Identity Management: Deploying ADFS in Office 365

October 11, 2011  |  No Comments  |  by   |  Blog, News

Deploying ADFS

The jargon used by Microsoft regarding hybrid deployments and federated sign-on can very quickly become overwhelming for an end-user to understand. This blog entry will attempt to penetrate some of that fog in simple English. The topic of focus here is: single sign-on (previously known as federated sign-on)

First, a few definitions:



Single sign-on

The process that lets your users use their existing Active Directory corporate credentials (user name and password) to access services in Office 365 for enterprises. Also called identity federation, single sign-on in Microsoft Office 365 uses Active Directory Federation Services 2.0 (AD FS).

Identity federation

Also used to describe ?single sign-on?, this term is used in Microsoft Office 365 documentation but will be phased out in favor of ?single sign-on?.

Hybrid server

A computer that is running a Hybrid Edition of Exchange Server 2010 and is installed in an Exchange Server 2007 or Exchange Server 2003 organization for the purpose of enabling a hybrid deployment. This was previously referred to as a ?coexistence server? in some documentation.

Hybrid deployment

The full-featured deployment of a cross-premises Exchange messaging solution with Office 365 for enterprises and Exchange Online. Features include:

  • Mail routing between on-premises and cloud-based organizations
  • Mail routing with a shared domain namespace.
  • A unified global address list, also called a ?shared address book?

  • Free/busy and calendar sharing between on-premises and cloud-based organizations
  • Centralized control of mail flow. The on-premises organization can control mail flow for the on-premises and cloud-based organizations.
  • A single Outlook Web App URL for both the on-premises and cloud-based organizations

  • The ability to move existing on-premises mailboxes to the cloud-based organization
  • Centralized mailbox management using the on-premises Exchange Management Console (EMC)
  • Message tracking, MailTips, and multi-mailbox search between on-premises and cloud-based organizations

In the Microsoft Office 365 Deployment Wizard, Exchange Server Deployment Assistant, and Office 365 for enterprises documentation, hybrid deployment is called ?rich coexistence?, but we?ll update the term for general availability.

Identity Management

When managing users in a hybrid environment you have two options regarding how they securely verify their identity and access the Office 365 cloud services.

  • Non-federated identity
  • Single Sign-On

Non-Federated Identity

With a non-federated setup, you can still access everything you need to on multiple servers (at least one of those being your online Exchange with Office 365). The difference is that the services do not function in unison, creating redundant use of resources, redundant tasks for your employees, and general inefficiencies throughout your workflow.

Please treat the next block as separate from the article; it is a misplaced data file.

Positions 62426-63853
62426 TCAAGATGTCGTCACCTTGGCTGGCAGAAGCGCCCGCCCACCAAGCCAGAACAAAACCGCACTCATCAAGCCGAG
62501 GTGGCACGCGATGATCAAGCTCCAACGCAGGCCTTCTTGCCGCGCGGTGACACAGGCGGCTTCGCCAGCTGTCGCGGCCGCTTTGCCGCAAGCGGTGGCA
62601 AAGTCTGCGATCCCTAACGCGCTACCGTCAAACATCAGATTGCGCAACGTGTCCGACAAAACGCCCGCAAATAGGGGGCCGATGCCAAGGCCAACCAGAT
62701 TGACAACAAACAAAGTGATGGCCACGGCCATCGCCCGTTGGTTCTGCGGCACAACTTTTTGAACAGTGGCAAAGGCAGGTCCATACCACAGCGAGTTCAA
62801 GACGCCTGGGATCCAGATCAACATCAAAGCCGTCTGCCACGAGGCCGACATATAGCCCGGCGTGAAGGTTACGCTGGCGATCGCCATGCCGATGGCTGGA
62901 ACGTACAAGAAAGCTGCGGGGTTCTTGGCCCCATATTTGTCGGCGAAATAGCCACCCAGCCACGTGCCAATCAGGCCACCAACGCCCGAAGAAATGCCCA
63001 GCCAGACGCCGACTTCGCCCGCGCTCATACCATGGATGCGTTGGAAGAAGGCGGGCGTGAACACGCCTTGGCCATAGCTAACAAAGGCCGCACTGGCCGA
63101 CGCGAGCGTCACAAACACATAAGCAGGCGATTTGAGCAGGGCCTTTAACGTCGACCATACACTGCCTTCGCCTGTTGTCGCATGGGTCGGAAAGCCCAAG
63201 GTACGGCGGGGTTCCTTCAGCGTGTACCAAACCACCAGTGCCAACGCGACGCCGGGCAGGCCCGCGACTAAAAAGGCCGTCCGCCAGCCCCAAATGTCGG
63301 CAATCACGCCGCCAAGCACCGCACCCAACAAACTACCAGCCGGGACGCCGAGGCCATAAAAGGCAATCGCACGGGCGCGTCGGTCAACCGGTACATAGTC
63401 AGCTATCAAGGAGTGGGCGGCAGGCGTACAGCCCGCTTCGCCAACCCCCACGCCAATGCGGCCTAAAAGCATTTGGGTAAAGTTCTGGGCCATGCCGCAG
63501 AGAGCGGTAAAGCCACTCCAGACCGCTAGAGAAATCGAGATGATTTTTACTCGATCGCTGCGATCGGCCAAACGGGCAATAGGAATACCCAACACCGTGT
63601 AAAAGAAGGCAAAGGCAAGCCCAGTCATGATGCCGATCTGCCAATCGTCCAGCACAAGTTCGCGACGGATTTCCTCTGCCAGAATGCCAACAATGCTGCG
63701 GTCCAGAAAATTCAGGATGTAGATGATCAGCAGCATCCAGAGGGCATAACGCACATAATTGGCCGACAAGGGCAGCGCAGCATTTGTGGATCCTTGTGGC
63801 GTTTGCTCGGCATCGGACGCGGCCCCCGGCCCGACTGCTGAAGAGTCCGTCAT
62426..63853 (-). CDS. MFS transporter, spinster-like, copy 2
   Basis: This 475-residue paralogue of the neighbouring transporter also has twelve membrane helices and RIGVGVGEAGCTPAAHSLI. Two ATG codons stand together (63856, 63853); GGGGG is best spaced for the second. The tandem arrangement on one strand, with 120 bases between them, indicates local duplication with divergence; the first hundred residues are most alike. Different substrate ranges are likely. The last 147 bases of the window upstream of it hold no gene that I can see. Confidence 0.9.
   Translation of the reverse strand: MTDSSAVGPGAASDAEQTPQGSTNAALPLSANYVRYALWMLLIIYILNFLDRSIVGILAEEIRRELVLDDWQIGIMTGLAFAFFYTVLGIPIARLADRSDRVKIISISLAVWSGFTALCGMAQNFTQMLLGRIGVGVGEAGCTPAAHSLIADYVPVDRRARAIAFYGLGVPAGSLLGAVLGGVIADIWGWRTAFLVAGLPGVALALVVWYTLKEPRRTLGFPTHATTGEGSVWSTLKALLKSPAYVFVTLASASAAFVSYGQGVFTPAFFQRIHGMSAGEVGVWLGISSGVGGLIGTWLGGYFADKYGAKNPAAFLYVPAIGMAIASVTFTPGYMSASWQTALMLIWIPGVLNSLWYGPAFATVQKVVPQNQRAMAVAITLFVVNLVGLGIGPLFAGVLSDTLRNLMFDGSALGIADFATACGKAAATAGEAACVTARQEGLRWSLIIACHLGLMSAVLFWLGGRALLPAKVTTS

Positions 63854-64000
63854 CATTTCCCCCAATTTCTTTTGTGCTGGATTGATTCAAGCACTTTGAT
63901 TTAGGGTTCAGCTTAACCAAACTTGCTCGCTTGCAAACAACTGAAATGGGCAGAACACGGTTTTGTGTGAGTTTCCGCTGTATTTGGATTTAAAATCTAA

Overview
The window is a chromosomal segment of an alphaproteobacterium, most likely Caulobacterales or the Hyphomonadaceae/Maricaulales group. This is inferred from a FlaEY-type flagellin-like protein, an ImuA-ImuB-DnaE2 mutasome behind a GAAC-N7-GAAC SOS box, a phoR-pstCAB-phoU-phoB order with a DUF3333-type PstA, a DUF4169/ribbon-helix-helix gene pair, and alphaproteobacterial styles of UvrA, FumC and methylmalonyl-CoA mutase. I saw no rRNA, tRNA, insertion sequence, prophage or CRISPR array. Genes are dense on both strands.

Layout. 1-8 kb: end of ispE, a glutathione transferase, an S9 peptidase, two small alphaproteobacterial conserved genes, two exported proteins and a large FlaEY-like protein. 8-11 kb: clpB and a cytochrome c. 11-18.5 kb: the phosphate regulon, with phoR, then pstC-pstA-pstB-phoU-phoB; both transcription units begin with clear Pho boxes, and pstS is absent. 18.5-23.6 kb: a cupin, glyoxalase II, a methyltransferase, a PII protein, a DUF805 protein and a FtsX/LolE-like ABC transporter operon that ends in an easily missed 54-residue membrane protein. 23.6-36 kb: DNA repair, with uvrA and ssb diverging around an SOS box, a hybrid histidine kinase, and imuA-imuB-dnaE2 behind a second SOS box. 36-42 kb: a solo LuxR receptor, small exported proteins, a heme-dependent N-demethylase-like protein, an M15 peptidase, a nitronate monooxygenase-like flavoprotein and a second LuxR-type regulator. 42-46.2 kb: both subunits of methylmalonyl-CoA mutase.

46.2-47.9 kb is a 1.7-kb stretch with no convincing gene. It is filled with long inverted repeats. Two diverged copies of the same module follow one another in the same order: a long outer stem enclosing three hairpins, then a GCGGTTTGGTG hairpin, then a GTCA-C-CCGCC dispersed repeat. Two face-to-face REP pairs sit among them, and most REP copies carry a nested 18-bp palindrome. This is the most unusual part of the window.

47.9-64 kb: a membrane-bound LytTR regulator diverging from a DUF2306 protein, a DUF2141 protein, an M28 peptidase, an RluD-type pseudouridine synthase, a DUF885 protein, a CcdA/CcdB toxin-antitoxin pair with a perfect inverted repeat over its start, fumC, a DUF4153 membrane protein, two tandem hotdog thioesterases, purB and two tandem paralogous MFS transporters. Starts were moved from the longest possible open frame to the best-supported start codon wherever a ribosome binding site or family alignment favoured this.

Users will have a set of credentials for logging into the online server resources. They will also have a separate set of credentials for the on-premises features.

The advantage of this is that there is less overhead in terms of initial deployment cost of setting up the Office 365 solution.

The disadvantage is perhaps less clear, but more dangerous. With more user identities and functionality differences there is a higher long term cost to ownership. Higher training costs for end-users, higher complexity in administration of the network going forward, and the simple loss of user productivity from redundant functions. For mid-size businesses and up, the long term management and helpdesk costs make single sign-on a ‘no brainer’. For small businesses, it is important to carefully consider your specific circumstances and make an educated call.

Single Sign-On

When effectively deployed, all users will have their on-premises credentials sync’ed to the cloud for a uniform experience. Specifically, the Active Directory credentials access both cloud and on-premises resources in a single swoop (from the end-user perspective). You will then manage all users and resources from your current on-premises Active Directory, hence the term ADFS (Active Directory Federated Services).

From the on-prem Active Directory admins will have a single point for policy control, access control, and security management. This leads to reduced support calls and stronger user authentication.

Helpful Resources:

Preparing for single sign on

Plan for and deploy Active Directory Federation Services 2.0 for use with single sign-on

Configuring advanced options for ADFS

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